And for the record, the ending completely surprised me, but I soon realized it was perfect if not inevitable, as it transformed the film’s explicit ambivalence between tragedy and comedy into wholehearted affirmation of both.

Saint Bruce and the Batman

As mentioned previously I haven’t been buying 52 on a weekly basis, prefering to read it in collected format, but I did give in and pick up the issue for Week 24 given Jim Roeg’s allusive review. Given that precedent, then, all it took was J.G. Jones’ ingenious cover to make me pick up Week 30 no matter what was inside.

The icon of Bruce Wayne slaying his cape and cowl a la Saint George and the Dragon is perfect on so many levels, I think it is the best cover of a series without a single bad one, if not the Image of the Year outright.


Since I bought it, I figured I might as well read the insides, and while doing so I had exactly the same thoughts as Caleb Mozzocco, but since he posted them first I’ll quote him:

The history of the Batman, for example, sounds an awful lot like what Grant Morrison told in an interview was his vision of Batman’s personal history, and some of the lines read like they poured right out of Morrison’s finger tips (Not only the “Defeat me and the ten-eyed surgeons of the empty quarter will come to slice out your demons,” but even the offhand comment about the Joker being “this crazy, brilliant clown running around”).

That last phrase reminded me of the same interview, in which Morrison conceived of the past 62 years of Batman continuity as fitting into Batman’s career overall. We can now see that this interview basically functions as a gloss on the first three pages of this issue, a more self-conscious elaboration of Batman’s timeline:

So before starting the book [i.e., he flagship Batman title], I read through every Batman story I own and tried to synthesize all of the portrayals — from the ’30s to the present day — and all that history into the real life of a single extraordinary man. When you condense nearly 80 years [No idea how he figures that. –Nobody] of Batman’s adventures into a little more than ten years of Bruce Wayne’s life, his descent into grimness becomes not only clear but quite understandable! And the need to get him out of it is even more urgent.

The very rough timeline I have in my head runs as follows — 19 year old Bruce Wayne returns from his journey around the world and becomes the (1930s style) Dark Avenger Gothic Vigilante Batman for his first year of adventures. Then, aged 20, he meets Robin and his whole outlook changes — now he has responsibilities, he becomes less reckless, now he has a partner, he lightens up and learns to have fun again for the first time since his parents died. The police stop chasing him, the Joker stops killing and becomes a playful crime clown, and Gotham is bright and crazy like Vegas. Batman’s having the time of his life in his early 20’s, fighting colorful villains and monsters with his irrepressible young pal.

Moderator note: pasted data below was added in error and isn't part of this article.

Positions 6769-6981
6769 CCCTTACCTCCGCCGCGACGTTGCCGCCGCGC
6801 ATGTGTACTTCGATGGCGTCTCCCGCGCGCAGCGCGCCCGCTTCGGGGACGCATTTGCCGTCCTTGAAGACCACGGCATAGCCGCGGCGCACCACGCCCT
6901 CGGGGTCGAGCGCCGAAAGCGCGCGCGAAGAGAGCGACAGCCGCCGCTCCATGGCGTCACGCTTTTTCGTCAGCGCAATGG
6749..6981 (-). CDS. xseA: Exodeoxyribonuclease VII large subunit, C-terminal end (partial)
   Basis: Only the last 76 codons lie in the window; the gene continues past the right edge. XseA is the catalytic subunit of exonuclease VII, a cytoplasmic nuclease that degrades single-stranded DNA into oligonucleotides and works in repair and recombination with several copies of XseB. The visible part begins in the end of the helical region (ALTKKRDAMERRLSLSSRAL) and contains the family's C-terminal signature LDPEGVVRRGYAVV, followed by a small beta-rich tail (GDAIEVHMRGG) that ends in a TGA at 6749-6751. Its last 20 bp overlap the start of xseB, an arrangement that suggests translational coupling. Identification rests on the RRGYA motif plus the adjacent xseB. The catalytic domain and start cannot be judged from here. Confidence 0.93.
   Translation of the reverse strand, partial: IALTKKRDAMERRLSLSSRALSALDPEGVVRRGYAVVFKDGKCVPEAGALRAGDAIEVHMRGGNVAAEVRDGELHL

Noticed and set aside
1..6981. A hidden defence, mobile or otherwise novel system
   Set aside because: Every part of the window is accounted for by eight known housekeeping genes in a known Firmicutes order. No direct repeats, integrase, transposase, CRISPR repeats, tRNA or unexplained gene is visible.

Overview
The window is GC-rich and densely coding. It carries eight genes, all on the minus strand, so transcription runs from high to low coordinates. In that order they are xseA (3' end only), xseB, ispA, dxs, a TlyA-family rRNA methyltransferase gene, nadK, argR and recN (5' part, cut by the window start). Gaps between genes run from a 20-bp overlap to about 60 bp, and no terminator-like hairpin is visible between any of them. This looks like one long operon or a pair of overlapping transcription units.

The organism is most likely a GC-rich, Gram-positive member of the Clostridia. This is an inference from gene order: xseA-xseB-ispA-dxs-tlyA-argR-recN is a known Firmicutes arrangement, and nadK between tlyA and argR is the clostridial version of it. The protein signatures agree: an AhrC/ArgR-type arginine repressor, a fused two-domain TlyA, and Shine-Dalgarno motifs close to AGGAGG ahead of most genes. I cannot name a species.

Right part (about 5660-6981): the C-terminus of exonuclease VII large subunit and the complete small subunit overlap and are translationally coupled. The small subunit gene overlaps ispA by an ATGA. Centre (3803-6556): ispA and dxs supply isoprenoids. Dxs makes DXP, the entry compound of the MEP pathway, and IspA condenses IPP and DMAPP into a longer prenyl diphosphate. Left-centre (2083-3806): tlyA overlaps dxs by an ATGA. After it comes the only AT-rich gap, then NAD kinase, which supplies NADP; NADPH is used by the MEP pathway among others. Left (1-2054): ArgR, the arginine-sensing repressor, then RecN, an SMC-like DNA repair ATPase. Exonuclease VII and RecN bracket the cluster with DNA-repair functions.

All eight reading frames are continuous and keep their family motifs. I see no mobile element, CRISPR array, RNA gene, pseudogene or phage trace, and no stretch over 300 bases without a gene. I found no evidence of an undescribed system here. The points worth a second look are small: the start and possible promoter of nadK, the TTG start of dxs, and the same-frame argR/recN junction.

In 52, Dick Grayson narrates:

I made him laugh, and he was like the greatest big brother you could ever imagine. Those were pretty colorful years in Gotham, when it seemed like anything could happen and it was our town. The Joker gave up being a murderer for a while and there was just this crazy, brilliant clown running around.

It’s not surprising that his terminology in the interview should match the language used in 52, since he specifically mentions issue #30 below, so he was probably working on or had recently finished the issue when he gave the interivew. To continue then:

But by the time he’s in his mid-20s things are starting to go wrong — the first Robin leaves to go to college and hang out with the Teen Titans. Batman enjoys a period as a swinging bachelor for a couple of years but it’s not long before the hammerblows start to fall — in rapid succession, the now-homicidal Joker kills Jason Todd, the new Robin, and maims Barbara (Batgirl ) Gordon, Bane breaks Batman’s back, then Gotham is devastated by earthquakes, plagues and urban warfare, the Joker kills Jim Gordon’s beloved wife, Jason Todd returns corrupted, and a betrayal by his superhero friends leads Batman to the creation of Brother Eye and leads him on to Infinite Crisis where Batman winds up pointing a gun at Alexander Luthor’s head before deciding to leave Gotham for a year.

So it turns out that this was literally a panel-by-panel description of pages 2 and 3 of 52 #30, except that the comic book leaves out the Joker killing Sarah Essen Gordon and adds the death of Tim Drake’s father.

Thinking about it this way, the grim Batman of the last decade or so makes a whole lot of sense — the guy went from cool, assured crimefighter to shattered ***-up, barely clinging on with his fingernails. His mission, his life and his sanity had all gone off the rails. His confidence was shot. After a few years of relentless pain, bad luck and betrayal like Batman’s had, any normal man would be canceling the papers, pulling the blinds, then pulling the trigger. We had to address the effect of these tragedies and then move him beyond them.

In the upcoming issue #30 of 52 we see the post-Infinite Crisis Batman reaching rock bottom. The story of how he starts his comeback is revealed in a later issue of the weekly and it’s that revitalized Batman Andy and I are picking up on in our book.

If anything, this is a lesson to us to study every word of interviews with Grant Morrison because the man’s memory is so good he can’t help but reveal the content of future issues in detail.